Book Review: Bit Literacy by Mark Hurst

Bit Literacy Book Cover

Bit Literacy is not a particularly new book (it is currently available free on Kindle and iBookstore!).  It was, after all, published in 2007, but its tag line: Productivity in the Age of Information and Email Overload, still strikes a familiar chord in us all.  Hurst also recently floated to the top of the public eye again with his February 28th blog post “The Google Glass Feature No One Is Talking About”  which has been shared in multiple languages more than 20,000 as of March 12th.  It is a piece worth reading, but at the risk of being somewhat cliché, I don’t intend to really talk about Google Glass today.

My current focus is Hurst’s book.   Hurst defines Bit Literacy as the toolbox of skills and applications that allow an individual to thrive in the information age of the world today.  He begins the journey in our email box.  His premise, like those of many productivity experts, is that email should only be touched once and that email is not the place to store to-do list items.  A discussion then follows on the features of common to-do tools and the limitations.  Hurst describes a method of handling to-do lists that I love.  He also created a tool that applies the method very cleverly called Good Todo.  It works with all email systems, on various platforms but comes at a price.  His free trial is very limiting as you can only have ten to-do items a day.  The full version is currently $36 a year.

What I like about his tool and his method of handling to-do items is two-fold.  First, effective to-do lists should be more than a simple notation.  Instead, Hurst advocates items that are similar to email in that there is a single descriptive line, but that can be clicked to see more details of the item.  Second, he advocates having to-do items split onto separate days like a calendar.  We only look at the to-do items we will be actively working on today and place other to-do items on subsequent days.  Each day, any incomplete to-do items would move to the next day’s list.  This concept allows us to create a workable method of moving emails and reminders for future events to the date on which they need to be addressed and solves the problem of keeping track of to-do items that might be weeks or even months away.  Hurst’s tool is also set up with an almost infinite series of email address variations so that emails can be forwarded to the correct to-do list date.  This can be accomplished by duration (ie, send an email to the to-do list one week later) or date.  It is a slick method that is intuitively appealing to me.  The only other application (or combination of applications) that I am aware of at the moment that comes close is Microsoft OneNote in conjunction with the Microsoft Outlook calendar. Outlook has the capability of linking with OneNote pages and thus could be used to link more detailed to-items in a method similar to Hurst’s method.  The catch is that a large subset of the population doesn’t use Outlook as their calendar, and my place of work falls within that subset.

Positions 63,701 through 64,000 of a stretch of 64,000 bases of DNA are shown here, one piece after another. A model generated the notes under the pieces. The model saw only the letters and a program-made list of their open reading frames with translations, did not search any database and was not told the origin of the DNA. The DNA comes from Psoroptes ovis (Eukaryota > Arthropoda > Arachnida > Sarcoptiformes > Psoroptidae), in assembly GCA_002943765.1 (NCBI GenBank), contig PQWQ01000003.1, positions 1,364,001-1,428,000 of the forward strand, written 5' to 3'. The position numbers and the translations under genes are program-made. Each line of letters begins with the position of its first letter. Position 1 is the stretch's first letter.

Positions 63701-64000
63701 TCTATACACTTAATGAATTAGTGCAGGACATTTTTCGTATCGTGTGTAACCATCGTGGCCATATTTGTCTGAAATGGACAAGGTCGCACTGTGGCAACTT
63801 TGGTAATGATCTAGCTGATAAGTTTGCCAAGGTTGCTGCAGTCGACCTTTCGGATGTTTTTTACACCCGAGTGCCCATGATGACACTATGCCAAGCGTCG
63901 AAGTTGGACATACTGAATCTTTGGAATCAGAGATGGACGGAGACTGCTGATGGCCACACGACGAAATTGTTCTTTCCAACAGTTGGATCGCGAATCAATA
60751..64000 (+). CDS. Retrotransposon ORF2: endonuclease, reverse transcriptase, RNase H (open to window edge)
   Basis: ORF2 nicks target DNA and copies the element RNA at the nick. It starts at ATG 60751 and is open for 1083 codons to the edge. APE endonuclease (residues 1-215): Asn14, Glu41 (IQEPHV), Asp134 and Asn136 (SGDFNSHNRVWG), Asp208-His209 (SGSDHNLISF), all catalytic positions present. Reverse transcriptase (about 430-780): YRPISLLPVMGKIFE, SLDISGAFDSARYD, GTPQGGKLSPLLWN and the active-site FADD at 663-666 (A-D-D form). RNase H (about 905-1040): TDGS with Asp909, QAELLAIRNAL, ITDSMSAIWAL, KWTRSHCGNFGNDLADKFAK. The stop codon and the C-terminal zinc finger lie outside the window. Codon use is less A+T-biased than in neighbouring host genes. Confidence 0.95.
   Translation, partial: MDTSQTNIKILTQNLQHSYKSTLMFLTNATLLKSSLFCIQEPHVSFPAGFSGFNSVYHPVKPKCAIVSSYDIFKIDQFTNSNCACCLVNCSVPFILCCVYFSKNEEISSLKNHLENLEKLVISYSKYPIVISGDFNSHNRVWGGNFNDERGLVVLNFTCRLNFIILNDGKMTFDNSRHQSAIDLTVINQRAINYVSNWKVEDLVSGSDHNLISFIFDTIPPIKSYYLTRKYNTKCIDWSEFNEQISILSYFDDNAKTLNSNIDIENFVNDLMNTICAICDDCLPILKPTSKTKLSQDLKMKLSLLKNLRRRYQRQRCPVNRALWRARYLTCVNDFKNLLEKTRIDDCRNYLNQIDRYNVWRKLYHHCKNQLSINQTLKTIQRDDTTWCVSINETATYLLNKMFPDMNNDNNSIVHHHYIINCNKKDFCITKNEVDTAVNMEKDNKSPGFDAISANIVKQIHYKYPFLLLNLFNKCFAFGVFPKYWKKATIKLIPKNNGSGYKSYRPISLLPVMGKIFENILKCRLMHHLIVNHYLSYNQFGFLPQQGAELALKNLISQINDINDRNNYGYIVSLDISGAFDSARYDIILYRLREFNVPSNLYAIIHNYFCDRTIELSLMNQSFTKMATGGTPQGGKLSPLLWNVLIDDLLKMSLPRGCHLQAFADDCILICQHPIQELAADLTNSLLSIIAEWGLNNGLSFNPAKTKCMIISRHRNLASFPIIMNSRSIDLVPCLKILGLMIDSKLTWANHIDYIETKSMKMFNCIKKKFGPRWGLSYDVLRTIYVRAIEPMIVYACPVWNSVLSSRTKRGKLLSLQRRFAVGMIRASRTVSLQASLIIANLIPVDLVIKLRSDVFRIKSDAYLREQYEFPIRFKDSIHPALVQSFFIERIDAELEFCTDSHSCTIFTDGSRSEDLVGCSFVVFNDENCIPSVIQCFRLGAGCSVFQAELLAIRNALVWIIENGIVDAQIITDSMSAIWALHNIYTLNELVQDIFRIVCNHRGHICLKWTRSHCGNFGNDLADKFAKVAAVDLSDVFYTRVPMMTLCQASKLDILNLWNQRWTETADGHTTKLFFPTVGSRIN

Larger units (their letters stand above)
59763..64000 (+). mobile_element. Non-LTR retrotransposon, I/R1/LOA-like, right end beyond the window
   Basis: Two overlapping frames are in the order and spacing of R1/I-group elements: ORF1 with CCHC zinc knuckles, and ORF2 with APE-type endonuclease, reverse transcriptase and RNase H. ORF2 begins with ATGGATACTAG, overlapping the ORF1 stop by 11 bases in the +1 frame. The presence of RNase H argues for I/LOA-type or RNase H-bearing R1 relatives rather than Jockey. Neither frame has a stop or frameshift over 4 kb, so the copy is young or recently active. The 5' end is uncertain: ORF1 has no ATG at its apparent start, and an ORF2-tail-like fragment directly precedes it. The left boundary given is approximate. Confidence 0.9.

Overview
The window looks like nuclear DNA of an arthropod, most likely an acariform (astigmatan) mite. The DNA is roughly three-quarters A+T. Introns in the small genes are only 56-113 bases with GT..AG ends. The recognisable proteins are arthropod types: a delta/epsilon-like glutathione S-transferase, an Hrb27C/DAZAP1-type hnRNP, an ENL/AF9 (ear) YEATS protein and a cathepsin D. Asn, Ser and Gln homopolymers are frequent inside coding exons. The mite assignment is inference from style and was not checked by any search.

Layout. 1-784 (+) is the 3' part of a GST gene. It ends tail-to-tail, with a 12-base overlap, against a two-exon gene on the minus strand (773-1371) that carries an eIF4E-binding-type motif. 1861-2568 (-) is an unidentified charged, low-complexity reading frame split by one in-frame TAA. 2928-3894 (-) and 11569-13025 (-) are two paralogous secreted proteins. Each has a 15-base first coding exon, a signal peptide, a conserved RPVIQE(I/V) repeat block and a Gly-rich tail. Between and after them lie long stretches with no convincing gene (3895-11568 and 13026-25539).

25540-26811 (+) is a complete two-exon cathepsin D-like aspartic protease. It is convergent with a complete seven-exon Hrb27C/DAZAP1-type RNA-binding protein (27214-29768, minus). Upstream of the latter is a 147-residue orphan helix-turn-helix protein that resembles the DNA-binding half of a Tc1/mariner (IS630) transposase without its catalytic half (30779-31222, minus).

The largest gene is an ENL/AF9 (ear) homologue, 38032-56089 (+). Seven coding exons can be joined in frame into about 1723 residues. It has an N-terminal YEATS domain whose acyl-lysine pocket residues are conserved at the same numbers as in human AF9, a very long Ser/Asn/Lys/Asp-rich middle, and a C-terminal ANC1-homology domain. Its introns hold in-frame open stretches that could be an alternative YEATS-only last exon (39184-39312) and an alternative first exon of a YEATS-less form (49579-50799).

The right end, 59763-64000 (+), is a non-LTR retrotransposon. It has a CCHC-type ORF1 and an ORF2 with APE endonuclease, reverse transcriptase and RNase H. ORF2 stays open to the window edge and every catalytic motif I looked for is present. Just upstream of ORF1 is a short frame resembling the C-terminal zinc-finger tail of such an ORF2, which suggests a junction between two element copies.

But Bit Literacy does talk about more than just to-do lists.  Hurst also addresses the information overload from all types of media today.  The reality is that no one can keep up with the pace of the information bombarding us each day.  There should be no guilt involved with this realization; rather, the goal is to identify a small subset of sources that we consider essential to being informed.  There can be work sources, sources informing your hobbies and personal life and sources that are consulted on a less frequent basis.  The key is carefully considering and then deliberately choosing which sources we allow onto our list, and keeping the “stars” (sources we regularly read cover-to-cover) a very small, elite list.

The author next discusses methods of organizing and handling photos.  The goal is to collect photos in one place, keep only the very best photos that are taken, and organize them in a way that will be easy to retrieve, to share and to enjoy.  Scrapbook aficionados  will resonate with his ruthless discard of multiple shots, keeping only the very best photos of a given event or subject.  While I like his ideas of take a lot of photos, keep only a few – the best- I personally find his organization scheme (by year photo taken, then by month) to be unwieldy.  I would personally  never find my photos again if I had to remember the year I took them.  While this does make sense as metadata to capture (to identify how old the subjects were, when that vacation happened), organization by topic makes more sense as the high-level sort for me.

I have not covered all the topics that Hurst addresses in his book.  He has chapters devoted to file management, management of items you create, etc.  I have only hit the highlights.  Do I recommend his book?  I found it to be very readable, and as I indicated at the start of this post, an ebook version is currently free on Kindle and Apple’s iBookstore.  I have hit what I considered to be the highlights here.  The major take-away for me is his method for handling to-items.  I’m not ready to invest in his Good ToDo app yet, but I will continue to ruminate on his concepts and framework as I consider my current systems and how I might improve them.

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